At last week’s AWS Re:Invent conference, The New Stack founder Alex Williams met with four industry leaders from Appcito, Sysdig, Rancher Labs and Runscope. They discussed the future of at-scale software development, virtualization, APIs, container security and more throughout their time at AWS. More businesses are pivoting to a containerized workflow. These companies need new solutions to help manage these development stacks. That has presented new opportunities for developers to create value for customers with microservices and APIs, by reducing common pain points that come with operating applications at scale.
Williams first spoke with Kamal Anand, CEO of Appcito, regarding their business and the services they offer. Appcito is focused on application delivery for DevOps teams, security and analytics. A challenge Appcito addresses is container architecture versus the security of services. Attacks initially coming from outside a container could be coming from inside of it because a microservice was compromised.
Appcito aims to make it simple to provision popular apps, such as WordPress, with the ability to create complex infrastructure with ease, provisioning over 600 rules in an app with a single mouse click. This means that one’s security team can focus on the application, rather than what rules to apply to a particular app. Appcito aims to balance ease-of-use with advanced APIs and configurability, allowing for users to tailor their experience to their company’s needs.
Loris Degioanni, CEO and founder of Sysdig, offered insight into their company in another interview. Sysdig is a container visibility company building container monitoring and visibility products. Sysdig enables developers to use specific features of Linux to get visibility into one container while inside another. This allows for application monitoring and infrastructure without having to instrument it. One can view what services are running in a particular container and immediately start monitoring it.
Sysdig can be deployed on a machine that is running multiple services. The technology offers the ability to understand what’s running within a container and understand logical relationships between particular services. For example, containers with a web-server service using a load balancer, the server itself, and a database need to report in unity rather than as individual services. Sysdig enables developers to keep track of the relationships between these services and report their performance no matter where a service allocates and structures it. This allows for cohesive, logical application dependency.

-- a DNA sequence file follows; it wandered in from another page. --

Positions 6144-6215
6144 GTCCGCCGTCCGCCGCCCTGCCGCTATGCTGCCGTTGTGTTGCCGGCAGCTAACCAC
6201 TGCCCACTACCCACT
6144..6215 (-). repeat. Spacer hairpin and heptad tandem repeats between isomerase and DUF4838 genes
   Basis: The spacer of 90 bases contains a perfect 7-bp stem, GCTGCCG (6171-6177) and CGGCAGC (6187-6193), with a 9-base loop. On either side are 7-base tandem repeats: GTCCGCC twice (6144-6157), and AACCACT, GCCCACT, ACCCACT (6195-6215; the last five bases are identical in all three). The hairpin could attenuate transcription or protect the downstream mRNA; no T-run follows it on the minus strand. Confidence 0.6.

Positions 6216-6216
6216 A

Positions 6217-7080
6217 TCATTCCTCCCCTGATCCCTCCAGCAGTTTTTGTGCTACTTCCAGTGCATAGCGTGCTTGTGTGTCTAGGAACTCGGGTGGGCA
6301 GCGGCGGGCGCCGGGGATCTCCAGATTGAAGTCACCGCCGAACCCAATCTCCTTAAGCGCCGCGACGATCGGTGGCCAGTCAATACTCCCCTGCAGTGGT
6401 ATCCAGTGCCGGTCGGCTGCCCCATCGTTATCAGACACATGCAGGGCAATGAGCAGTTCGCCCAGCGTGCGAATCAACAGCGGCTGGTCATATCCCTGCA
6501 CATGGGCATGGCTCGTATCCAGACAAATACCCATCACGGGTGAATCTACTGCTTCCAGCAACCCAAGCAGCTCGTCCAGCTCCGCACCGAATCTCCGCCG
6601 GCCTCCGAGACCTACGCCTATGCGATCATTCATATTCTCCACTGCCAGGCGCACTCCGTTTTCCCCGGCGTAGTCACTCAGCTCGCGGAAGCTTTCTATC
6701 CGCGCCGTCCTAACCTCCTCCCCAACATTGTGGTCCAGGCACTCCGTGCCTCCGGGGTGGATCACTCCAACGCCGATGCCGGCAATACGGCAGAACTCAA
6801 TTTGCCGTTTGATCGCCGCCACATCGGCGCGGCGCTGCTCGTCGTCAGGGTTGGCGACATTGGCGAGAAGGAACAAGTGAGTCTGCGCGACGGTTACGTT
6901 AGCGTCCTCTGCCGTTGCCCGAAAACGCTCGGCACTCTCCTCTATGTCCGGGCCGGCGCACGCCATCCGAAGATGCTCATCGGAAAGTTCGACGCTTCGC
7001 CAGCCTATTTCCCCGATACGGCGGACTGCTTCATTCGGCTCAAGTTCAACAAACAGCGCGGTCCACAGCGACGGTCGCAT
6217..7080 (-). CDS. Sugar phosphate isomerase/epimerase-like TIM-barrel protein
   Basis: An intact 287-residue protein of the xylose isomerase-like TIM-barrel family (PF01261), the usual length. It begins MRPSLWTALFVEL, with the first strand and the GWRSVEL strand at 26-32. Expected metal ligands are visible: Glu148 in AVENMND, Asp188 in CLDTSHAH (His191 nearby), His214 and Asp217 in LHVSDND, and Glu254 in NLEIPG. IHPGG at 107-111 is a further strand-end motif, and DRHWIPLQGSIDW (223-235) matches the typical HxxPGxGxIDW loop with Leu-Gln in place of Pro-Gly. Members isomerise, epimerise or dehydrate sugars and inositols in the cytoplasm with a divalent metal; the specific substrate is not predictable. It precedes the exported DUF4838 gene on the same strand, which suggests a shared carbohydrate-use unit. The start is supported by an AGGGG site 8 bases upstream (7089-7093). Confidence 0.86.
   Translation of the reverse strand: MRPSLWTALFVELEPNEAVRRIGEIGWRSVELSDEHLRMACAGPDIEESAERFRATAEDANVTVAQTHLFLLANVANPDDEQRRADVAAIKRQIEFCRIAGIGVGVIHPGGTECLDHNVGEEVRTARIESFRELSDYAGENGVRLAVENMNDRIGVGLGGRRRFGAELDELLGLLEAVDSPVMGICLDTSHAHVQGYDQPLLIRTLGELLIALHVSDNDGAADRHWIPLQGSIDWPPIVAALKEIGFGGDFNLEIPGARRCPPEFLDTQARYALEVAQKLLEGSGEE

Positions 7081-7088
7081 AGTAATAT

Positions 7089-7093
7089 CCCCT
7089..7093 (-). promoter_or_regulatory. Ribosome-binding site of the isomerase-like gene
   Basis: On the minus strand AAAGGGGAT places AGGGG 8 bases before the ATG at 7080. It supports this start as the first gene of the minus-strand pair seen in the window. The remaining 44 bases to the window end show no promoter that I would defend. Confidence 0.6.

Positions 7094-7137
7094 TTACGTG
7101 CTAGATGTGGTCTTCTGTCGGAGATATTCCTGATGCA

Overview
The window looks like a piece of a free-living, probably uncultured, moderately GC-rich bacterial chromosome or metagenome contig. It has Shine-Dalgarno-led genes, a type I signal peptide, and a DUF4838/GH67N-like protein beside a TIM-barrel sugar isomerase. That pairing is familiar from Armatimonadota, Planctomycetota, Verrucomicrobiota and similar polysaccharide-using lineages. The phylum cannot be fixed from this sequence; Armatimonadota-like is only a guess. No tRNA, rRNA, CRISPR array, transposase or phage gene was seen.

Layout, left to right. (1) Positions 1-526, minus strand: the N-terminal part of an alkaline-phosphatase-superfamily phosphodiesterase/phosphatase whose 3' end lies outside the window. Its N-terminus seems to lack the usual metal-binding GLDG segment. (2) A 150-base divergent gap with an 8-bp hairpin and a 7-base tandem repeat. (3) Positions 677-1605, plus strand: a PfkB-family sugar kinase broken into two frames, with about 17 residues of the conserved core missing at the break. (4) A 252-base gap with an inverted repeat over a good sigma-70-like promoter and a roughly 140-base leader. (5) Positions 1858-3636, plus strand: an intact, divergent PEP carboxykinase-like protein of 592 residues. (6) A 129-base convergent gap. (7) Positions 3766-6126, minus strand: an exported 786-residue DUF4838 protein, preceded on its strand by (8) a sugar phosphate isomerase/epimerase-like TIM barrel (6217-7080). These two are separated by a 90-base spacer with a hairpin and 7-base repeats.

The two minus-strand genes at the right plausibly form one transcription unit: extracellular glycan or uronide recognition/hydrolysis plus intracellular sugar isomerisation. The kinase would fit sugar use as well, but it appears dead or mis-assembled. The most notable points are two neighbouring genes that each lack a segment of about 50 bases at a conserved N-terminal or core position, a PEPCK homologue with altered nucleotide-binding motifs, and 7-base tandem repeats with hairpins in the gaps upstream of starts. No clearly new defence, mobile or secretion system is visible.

Rancher Labs is an OSS project offering private container services. The team at Rancher Labs is currently working on storage, helping people develop app catalogs, and management platforms for how they deploy things such as Docker compose templates. Rancher Labs released Convoy last month, allowing for container snapshots and backup to be sent to data stores and ran/recovered from cloud-to-cloud within the next month.
Shannon Williams is the co-founder at Rancher Labs. He noted that Rancher Labs has seen an enormous demand for persistent storage when working in containers. This ranged from users running ephemeral cloud apps to deployments of three-tier, non-microservice SQL database backends. Convoy’s container snapshots and backup works very well, allowing for users to disconnect a volume in a container from the volume itself. If the container host fails, it can then persist on local/mirror/EDS storage. This is a solution for not only next-gen applications, but legacy apps as well. These features help Rancher Labs users accelerate their team’s innovation, along with changing the speed at which users can modify applications they are deploying.
John Sheehan of Runscope discussed how APIs are changing the world of container-based workflows. Runscope specializes in API performance-monitoring tools. These include uptime monitoring, workflows, chains and end-to-end functional testing of APIs. Runscope aims to help businesses reduce lost revenue they may experience from broken APIs running slowly, as API slowdowns are often the first indicator something in an application is experiencing bugs.
Sheehan, who is co-founder and CEO, noted that slowness can be anywhere in a development stack. Working with a multitude of microservices becomes more complicated as a project expands. Understanding how one microservice may affect others even though they are not directly dependent on one another is still problem to solve. Runscope handles this by having none of its databases used by multiple services. Each new data store receives a new service as a result. Search services use ElasticSearch, while request vaults use Dynamo. With contained states, services on Runscope don’t need to know about other services, resulting in a more cohesive, individual-scale data store.
These four discussions will be available for listening in their entirety on The New Stack’s Simplecast. AWS Re:Invent 2015 was an exciting conference, with many opportunities to discuss the future of technology. Sitting down with Kamal, Loris, Shannon and John offered a look into not only how containers, APIs, and security are changing, but how the industry can continue to develop products for use at-scale in enterprise-level solutions, in the private sector, and via open source platforms.
Creating products with value that also help individuals not in programming work with containers so their businesses can improve is crucial, as is continuing to improve the security of working within containers. Appcito, Sysdig, Rancher Labs and Runscope all offer their own unique solutions to some common issues experienced by application developers and individuals alike. These interviews shed light on how these four companies aim to solve these problems, and how other businesses can adopt container-driven technology to suit their unique needs.